$2.49 Each

$2.49 Each January 2021

For the past year, I have been heavily involved in the sale of agriculture and its related properties. This experience has been quite an education. My learning has revealed the requirements of successful farming. By successful, I mean at least marginally profitable. If I told you that you were going to spend $60,000 to farm eight acres of avocados this year in Fallbrook and at the end get $15,000 for the crop, with a $45,000 loss, would you do it?  Maybe, if next year was likely to be better (that is called gambling).

On the supply side, successful farming relies on abundant and inexpensive land, water, labor, and machinery. On the demand side, there is the desirability of “locally-sourced“ and “organically-grown“ food. Chemically fertilized and sprayed pest-protected food is less and less sought after. Tomatoes picked green and ripened on the truck during their four day trip are even less in demand.

The cost of government regulations and taxes must be considered.  We have some of the safest food in the world partly because of food laws but mainly because farmers take pride in what they grow and then deliver. The administration of these regulations is also a big expense.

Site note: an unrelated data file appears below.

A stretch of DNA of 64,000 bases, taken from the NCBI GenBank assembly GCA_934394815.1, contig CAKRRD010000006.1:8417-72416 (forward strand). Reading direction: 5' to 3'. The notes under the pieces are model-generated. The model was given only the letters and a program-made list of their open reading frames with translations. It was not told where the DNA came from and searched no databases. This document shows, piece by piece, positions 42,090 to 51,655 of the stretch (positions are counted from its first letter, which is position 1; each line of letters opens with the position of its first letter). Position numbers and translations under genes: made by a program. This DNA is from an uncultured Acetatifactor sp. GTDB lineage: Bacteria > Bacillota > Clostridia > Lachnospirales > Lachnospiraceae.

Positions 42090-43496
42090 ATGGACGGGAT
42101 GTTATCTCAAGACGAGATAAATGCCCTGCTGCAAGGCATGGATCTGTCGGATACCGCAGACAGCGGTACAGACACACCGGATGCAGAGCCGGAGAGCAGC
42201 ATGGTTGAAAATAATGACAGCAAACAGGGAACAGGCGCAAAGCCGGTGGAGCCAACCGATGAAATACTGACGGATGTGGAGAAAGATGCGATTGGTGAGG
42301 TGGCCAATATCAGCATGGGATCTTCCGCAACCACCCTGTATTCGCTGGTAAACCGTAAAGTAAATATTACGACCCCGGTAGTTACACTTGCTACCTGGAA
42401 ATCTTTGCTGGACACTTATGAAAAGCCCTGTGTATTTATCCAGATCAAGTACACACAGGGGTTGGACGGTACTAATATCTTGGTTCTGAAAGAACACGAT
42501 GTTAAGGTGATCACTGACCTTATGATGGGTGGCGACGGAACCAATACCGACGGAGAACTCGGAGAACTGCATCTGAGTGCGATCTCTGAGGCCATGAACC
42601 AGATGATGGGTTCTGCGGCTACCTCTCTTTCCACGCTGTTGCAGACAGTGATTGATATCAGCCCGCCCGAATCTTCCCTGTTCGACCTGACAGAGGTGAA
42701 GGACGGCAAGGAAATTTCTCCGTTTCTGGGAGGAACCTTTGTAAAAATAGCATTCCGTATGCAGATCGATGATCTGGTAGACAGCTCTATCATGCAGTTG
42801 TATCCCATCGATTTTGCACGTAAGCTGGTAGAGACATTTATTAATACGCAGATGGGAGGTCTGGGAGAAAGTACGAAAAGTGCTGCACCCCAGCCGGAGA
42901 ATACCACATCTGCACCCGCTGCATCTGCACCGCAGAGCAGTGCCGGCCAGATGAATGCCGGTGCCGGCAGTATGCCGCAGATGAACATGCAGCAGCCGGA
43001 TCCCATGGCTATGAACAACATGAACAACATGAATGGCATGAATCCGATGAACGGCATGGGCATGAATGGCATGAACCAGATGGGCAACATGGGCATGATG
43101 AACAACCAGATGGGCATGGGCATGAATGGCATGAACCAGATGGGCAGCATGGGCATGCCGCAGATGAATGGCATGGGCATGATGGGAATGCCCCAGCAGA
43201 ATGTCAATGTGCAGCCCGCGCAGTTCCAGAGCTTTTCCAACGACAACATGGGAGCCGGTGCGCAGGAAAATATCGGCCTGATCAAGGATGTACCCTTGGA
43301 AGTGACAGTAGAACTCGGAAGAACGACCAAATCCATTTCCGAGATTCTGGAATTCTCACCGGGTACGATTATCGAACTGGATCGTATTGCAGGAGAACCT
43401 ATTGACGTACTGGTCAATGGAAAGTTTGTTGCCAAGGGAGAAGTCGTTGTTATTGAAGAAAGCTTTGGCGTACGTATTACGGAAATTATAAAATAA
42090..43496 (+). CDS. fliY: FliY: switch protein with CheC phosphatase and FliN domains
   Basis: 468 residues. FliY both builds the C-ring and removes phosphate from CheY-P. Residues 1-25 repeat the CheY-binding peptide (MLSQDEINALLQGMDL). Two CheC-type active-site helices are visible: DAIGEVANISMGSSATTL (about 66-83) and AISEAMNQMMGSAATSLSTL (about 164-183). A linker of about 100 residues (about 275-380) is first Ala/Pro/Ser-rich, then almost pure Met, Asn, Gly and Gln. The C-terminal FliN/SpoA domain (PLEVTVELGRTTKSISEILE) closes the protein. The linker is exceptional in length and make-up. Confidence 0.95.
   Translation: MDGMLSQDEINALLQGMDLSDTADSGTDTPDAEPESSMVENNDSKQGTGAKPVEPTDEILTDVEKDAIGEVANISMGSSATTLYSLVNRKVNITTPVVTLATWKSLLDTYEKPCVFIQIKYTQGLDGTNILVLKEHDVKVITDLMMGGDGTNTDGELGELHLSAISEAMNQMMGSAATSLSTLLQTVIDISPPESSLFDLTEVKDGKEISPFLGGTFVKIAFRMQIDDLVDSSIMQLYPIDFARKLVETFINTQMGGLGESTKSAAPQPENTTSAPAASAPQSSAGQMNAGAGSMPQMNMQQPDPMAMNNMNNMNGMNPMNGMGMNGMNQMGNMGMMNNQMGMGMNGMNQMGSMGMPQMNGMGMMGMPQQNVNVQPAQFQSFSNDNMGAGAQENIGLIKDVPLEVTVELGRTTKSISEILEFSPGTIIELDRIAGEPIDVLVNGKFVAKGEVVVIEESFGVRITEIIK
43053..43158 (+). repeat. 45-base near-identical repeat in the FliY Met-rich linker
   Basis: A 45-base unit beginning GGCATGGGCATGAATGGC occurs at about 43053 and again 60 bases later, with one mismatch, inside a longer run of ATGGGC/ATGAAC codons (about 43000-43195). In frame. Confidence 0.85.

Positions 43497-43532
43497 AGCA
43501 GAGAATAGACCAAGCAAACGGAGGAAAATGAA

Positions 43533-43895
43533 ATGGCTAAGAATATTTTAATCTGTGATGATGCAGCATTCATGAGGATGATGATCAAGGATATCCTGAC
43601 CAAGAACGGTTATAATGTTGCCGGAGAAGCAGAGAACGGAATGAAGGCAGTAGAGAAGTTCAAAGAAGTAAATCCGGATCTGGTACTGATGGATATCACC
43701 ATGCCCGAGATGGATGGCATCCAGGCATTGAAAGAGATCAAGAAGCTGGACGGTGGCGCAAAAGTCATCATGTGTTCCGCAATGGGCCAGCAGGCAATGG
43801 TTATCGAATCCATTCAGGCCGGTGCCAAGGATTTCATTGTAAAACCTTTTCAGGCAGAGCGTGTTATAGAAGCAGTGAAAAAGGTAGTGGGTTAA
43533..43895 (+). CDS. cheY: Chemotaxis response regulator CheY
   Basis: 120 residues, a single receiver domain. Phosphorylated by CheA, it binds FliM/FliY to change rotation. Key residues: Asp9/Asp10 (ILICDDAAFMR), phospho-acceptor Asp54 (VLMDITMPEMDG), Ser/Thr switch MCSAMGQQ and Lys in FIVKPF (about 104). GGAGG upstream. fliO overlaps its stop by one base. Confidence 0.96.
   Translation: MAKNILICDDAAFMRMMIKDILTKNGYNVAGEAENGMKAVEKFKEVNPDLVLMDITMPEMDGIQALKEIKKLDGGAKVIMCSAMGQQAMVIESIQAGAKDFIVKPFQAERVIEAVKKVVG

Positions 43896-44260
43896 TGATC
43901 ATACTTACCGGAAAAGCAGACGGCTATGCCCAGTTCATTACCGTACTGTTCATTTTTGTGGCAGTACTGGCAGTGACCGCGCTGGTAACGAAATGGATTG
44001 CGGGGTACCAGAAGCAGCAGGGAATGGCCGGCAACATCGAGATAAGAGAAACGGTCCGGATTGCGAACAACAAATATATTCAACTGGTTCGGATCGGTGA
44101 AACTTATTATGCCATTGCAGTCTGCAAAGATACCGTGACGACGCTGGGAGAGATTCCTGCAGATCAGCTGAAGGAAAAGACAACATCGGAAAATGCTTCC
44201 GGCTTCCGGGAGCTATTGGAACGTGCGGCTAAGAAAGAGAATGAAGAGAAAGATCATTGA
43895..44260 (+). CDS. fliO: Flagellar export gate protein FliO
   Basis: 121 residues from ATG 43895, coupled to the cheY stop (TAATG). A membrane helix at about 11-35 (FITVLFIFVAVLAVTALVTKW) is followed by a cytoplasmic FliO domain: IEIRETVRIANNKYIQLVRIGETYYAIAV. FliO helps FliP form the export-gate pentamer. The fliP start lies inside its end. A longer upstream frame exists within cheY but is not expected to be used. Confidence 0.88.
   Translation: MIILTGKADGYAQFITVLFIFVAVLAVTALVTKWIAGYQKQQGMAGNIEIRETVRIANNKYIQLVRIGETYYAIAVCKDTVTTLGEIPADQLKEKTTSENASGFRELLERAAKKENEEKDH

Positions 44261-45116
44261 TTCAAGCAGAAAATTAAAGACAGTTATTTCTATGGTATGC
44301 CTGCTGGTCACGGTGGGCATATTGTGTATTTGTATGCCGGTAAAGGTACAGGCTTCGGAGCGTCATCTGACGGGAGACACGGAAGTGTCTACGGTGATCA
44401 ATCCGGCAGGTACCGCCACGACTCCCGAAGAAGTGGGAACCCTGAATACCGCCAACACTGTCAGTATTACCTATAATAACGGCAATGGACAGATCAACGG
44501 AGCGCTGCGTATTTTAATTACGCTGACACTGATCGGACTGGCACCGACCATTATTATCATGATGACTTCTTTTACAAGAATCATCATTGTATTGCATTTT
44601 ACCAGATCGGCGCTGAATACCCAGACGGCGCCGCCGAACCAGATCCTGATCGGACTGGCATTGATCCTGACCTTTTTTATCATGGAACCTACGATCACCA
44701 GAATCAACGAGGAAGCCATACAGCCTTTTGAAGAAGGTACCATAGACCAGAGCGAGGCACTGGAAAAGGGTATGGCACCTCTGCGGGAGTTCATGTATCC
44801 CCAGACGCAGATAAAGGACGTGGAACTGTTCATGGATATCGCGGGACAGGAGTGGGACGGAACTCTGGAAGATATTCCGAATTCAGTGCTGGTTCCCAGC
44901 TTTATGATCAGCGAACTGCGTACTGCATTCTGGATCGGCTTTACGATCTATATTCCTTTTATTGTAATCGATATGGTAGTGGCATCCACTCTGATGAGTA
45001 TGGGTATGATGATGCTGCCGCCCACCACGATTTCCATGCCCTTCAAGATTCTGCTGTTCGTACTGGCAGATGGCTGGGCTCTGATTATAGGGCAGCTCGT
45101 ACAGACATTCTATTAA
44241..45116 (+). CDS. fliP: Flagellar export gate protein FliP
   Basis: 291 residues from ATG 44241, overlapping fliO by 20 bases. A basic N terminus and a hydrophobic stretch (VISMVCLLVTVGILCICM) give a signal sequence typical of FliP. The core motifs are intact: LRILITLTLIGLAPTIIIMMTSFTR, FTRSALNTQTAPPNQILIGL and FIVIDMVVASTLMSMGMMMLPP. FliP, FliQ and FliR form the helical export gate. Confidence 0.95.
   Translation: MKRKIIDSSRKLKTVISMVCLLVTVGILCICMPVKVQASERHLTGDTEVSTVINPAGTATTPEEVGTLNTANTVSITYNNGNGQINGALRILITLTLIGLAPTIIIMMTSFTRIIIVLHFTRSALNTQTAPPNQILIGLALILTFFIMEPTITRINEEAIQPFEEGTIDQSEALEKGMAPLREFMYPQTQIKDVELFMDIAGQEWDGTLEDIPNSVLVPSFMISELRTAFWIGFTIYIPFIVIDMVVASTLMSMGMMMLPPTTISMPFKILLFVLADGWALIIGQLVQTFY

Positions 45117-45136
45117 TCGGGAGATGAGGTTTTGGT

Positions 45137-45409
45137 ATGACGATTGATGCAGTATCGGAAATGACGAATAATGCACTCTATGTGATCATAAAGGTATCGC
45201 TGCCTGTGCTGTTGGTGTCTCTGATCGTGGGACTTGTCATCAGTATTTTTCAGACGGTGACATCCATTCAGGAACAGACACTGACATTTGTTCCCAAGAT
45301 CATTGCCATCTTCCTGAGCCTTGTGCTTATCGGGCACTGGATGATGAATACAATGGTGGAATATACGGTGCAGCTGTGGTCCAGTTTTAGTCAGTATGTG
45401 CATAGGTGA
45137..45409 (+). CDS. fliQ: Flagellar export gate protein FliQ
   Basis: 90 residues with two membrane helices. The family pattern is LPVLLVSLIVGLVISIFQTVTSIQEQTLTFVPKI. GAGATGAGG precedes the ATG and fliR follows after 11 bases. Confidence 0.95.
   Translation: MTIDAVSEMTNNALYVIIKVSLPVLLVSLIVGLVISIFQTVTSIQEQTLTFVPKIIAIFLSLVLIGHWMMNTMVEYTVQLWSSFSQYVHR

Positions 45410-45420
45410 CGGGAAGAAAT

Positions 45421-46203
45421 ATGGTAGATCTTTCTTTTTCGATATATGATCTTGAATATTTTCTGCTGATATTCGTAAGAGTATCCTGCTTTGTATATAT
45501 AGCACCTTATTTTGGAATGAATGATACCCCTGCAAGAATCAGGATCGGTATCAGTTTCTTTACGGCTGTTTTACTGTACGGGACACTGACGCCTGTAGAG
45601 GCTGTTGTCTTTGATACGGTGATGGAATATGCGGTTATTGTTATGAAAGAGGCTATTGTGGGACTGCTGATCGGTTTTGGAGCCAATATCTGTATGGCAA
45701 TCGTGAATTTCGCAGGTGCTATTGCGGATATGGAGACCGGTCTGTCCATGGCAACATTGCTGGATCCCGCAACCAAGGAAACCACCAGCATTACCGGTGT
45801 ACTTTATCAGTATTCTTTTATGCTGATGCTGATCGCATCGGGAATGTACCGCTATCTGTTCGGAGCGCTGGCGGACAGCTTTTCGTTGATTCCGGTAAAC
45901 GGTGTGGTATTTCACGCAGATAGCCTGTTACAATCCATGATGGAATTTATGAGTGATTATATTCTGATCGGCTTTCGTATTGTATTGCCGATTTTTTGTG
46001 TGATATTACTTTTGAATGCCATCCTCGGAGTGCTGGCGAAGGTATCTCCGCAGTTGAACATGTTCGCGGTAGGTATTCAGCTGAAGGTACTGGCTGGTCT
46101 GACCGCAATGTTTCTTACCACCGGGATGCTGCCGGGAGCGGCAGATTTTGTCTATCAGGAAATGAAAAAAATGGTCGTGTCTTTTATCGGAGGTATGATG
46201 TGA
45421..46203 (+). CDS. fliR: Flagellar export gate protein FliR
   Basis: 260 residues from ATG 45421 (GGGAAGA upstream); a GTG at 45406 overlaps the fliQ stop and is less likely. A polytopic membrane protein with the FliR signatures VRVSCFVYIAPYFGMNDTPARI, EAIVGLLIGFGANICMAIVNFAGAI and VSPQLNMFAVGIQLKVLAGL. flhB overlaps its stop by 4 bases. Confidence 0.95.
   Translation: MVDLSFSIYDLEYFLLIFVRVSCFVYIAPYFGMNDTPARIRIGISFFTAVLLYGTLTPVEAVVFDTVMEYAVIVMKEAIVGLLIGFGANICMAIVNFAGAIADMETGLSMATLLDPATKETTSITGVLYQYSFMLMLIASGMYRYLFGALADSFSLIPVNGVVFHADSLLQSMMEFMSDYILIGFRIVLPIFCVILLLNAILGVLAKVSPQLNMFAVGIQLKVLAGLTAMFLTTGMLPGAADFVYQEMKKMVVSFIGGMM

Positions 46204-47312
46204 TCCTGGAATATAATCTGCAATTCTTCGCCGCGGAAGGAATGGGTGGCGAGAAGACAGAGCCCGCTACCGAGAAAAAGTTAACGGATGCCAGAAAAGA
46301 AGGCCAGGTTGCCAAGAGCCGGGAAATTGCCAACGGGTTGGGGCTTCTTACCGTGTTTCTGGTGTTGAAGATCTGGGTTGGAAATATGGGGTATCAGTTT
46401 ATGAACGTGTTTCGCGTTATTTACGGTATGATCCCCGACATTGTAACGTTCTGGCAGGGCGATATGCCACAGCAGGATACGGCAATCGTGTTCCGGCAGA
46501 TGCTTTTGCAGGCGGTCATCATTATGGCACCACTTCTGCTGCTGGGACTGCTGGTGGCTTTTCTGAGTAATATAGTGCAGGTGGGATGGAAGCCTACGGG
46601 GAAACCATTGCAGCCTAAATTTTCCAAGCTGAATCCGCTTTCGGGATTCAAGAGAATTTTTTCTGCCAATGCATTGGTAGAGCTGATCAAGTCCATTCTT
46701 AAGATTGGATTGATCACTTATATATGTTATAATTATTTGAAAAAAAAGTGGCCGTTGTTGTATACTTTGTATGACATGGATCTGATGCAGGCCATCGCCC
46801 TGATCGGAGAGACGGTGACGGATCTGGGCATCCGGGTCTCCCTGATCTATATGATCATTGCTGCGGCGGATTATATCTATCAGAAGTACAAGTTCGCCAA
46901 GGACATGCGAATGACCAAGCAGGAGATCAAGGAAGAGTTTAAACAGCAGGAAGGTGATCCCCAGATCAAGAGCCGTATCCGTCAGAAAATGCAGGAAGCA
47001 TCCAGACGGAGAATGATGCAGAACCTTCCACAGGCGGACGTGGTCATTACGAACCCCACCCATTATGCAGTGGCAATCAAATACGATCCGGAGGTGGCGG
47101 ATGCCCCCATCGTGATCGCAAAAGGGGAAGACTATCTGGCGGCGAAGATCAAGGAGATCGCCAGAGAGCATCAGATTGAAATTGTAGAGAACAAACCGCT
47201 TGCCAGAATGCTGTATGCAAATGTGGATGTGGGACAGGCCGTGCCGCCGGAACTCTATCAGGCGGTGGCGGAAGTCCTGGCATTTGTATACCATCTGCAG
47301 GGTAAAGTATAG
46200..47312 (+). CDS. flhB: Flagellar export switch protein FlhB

Next is what God provides or prevents: a plant-killing freeze and just enough rain. The lack of scorching heat, and the arrival of hail, locusts, or other pests are in His hands.   Virtually every book of the Bible talks about what God does for crops. It is so pervasive that many of Jesus’ parables are told around the culture of food-bearing plants.   We must also account for the food-processing chain of harvesting equipment, trucking, warehousing, wholesalers, grocery stores, and finally you the consumer.   Each step involves workers and has to be profitable to be sustainable. The farmer gets very little of the $2.49 we pay for an avocado.

Turning our attention back to your farm in Fallbrook, we can easily see land is not cheap in San Diego County, nor is water, fertilizer, or labor. You may be able to lose $45,000 a year but for how long? Why would you want to have what is ultimately a very expensive hobby?

It breaks my heart to see hundred-acre orange groves in Valley Center dying because the owner can’t afford the costs. That is food going to waste and ultimately makes the supply less “local” as other sources are sought.  The solutions for this challenging situation are complex. As individuals, we can harness the power of prayer to lift up our farmers. As citizens, we can vote for encouragements and vote against stumbling blocks. As consumers, we can buy close to home at places like farmers’ markets and food stands along the way.

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